And as I type these words, I can imagine those faceless, juvenile commenters who cluster like flies on national news sites saying that Robert's life is worthless either way, that all I've accomplished is wasting resources. And I can also hear the echo of the health care policy debates from last summer, the ones in which actual policy persons facilely separated the economics of healthcare from the human face of treatment. And when they talked about rationing care and incentivizing people against the 'over-consumption' of healthcare, I couldn't help feeling defensive. And angry. Who were these policy wonks to tell me what I could and couldn't do for my child? Where was their compassion? Were they laying the groundwork for an argument that the disabled should not have access to cutting edge care?
Political hacks like to say that the moment Michael Dukakis definitively lost the 1988 presidential election was in the debate in which Bernard Shaw asked the governor whether he'd favor the death penalty if his wife were raped and murdered. Dukakis said, no, and cooly went on to describe his position without a hint of emotion or a sense of compassion.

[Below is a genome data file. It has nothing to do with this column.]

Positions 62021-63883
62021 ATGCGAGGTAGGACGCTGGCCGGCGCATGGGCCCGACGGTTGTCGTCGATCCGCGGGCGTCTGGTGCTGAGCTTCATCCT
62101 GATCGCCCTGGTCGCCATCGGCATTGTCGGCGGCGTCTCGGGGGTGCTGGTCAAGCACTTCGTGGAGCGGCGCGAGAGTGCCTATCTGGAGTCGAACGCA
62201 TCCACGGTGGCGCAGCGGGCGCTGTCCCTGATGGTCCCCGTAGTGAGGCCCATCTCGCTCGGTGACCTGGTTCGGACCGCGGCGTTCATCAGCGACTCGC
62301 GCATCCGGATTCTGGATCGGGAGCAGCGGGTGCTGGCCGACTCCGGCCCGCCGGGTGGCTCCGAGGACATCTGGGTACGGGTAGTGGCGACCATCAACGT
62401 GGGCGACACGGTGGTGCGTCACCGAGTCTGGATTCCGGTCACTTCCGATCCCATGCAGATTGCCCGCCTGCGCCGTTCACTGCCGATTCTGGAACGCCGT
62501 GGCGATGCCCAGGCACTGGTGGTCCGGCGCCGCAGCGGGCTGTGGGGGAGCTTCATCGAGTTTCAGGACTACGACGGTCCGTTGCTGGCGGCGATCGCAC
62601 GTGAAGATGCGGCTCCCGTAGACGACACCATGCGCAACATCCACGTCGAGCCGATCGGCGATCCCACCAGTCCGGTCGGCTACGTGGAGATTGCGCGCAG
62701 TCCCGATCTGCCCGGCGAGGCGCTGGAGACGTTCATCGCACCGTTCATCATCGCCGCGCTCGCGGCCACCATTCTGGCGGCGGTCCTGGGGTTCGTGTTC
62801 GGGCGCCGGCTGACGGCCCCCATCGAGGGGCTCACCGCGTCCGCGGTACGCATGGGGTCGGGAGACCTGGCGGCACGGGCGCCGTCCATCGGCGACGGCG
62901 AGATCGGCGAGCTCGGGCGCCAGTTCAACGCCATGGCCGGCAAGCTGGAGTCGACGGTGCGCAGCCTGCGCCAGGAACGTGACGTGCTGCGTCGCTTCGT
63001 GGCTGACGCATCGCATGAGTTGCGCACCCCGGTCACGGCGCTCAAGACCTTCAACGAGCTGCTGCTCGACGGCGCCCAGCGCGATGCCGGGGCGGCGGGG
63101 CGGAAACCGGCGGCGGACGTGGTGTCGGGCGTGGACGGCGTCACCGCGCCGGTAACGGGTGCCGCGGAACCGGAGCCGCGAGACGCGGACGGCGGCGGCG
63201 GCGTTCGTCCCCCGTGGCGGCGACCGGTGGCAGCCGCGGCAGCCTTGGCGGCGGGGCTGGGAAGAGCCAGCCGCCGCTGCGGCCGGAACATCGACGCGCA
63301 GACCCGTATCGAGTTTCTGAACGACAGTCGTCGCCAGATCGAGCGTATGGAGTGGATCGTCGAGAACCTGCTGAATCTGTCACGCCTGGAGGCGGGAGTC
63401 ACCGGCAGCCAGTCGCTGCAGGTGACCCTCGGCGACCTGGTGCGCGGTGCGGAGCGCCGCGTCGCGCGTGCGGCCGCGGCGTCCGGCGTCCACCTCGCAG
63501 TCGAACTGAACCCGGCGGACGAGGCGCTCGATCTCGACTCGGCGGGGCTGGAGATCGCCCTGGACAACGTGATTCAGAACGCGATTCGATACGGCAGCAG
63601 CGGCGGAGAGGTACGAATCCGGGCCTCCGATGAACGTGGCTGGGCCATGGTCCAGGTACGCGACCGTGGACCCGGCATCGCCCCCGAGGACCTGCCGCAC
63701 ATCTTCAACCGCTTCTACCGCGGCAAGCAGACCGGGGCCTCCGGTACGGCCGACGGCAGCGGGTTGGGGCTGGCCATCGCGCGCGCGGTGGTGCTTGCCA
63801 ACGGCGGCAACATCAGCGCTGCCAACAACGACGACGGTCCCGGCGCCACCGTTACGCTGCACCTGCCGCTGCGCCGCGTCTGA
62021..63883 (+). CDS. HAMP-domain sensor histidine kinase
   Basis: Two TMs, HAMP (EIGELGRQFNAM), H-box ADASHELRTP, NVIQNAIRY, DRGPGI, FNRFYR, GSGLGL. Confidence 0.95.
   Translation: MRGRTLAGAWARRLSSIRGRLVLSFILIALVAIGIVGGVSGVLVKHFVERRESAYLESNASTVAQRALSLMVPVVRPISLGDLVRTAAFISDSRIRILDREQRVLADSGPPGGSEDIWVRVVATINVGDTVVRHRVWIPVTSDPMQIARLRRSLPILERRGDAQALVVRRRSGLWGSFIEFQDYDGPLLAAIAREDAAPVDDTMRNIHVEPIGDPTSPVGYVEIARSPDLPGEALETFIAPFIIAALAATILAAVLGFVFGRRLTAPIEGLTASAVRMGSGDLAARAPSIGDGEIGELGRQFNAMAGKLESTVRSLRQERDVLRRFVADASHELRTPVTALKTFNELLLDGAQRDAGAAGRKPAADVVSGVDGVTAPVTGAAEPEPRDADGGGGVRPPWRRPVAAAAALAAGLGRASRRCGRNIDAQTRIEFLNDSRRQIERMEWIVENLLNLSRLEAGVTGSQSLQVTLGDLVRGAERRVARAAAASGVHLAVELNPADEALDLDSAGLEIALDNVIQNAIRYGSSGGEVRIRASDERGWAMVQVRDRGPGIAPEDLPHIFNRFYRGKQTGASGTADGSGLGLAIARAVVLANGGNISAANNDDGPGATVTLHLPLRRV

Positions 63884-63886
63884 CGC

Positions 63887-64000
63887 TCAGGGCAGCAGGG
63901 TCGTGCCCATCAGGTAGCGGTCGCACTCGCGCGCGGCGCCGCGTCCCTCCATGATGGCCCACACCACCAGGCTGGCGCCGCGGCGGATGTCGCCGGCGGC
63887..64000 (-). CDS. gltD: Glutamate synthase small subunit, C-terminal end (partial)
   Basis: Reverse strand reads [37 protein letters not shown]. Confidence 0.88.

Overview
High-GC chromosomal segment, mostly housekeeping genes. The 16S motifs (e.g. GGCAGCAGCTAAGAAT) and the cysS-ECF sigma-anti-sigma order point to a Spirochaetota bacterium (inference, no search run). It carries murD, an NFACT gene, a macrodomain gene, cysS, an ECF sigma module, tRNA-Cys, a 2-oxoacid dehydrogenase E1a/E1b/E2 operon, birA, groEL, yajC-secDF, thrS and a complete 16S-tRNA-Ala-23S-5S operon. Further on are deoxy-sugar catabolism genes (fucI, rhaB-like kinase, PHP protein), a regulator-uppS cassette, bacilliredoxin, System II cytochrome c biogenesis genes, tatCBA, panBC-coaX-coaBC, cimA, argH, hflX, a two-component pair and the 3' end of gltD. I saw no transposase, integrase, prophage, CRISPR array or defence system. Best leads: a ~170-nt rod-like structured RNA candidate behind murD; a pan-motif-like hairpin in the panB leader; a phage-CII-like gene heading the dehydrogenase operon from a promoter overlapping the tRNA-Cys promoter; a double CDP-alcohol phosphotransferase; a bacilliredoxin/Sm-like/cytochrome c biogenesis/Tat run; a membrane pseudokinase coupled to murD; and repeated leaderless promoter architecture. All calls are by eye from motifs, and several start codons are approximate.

The moment the healthcare debate shifted out of control for the Democrats was when Obama used the example of his grandmother to illustrate a problem of cost containment with healthcare. Near the end of a terminal illness, she broke her hip and had to choose between pain management and being bedridden until the end, or, having an expensive operation with an uncertain outcome. She chose the latter, and Obama served this up as a bloodless example of the problems of allocating resources.
This post was not meant to be a tribute to our current insurance system, nor a dismissal of the public option. And by no means was it meant to suggest that reform is not an urgent matter.
On my car, I have a bumper sticker with a quotation from the Dalai Lama, Compassion is the radicalism of our time. As every day goes by and the political weather system overhead rumbles and threatens rain and thunder, I learn more about what that sentiment means. Until each of us can set our thoughts toward compassion for our fellow human beings, we will continue to live in a country with exceptional resources for treating disease and disability, but only some of us will have access to treatment and care.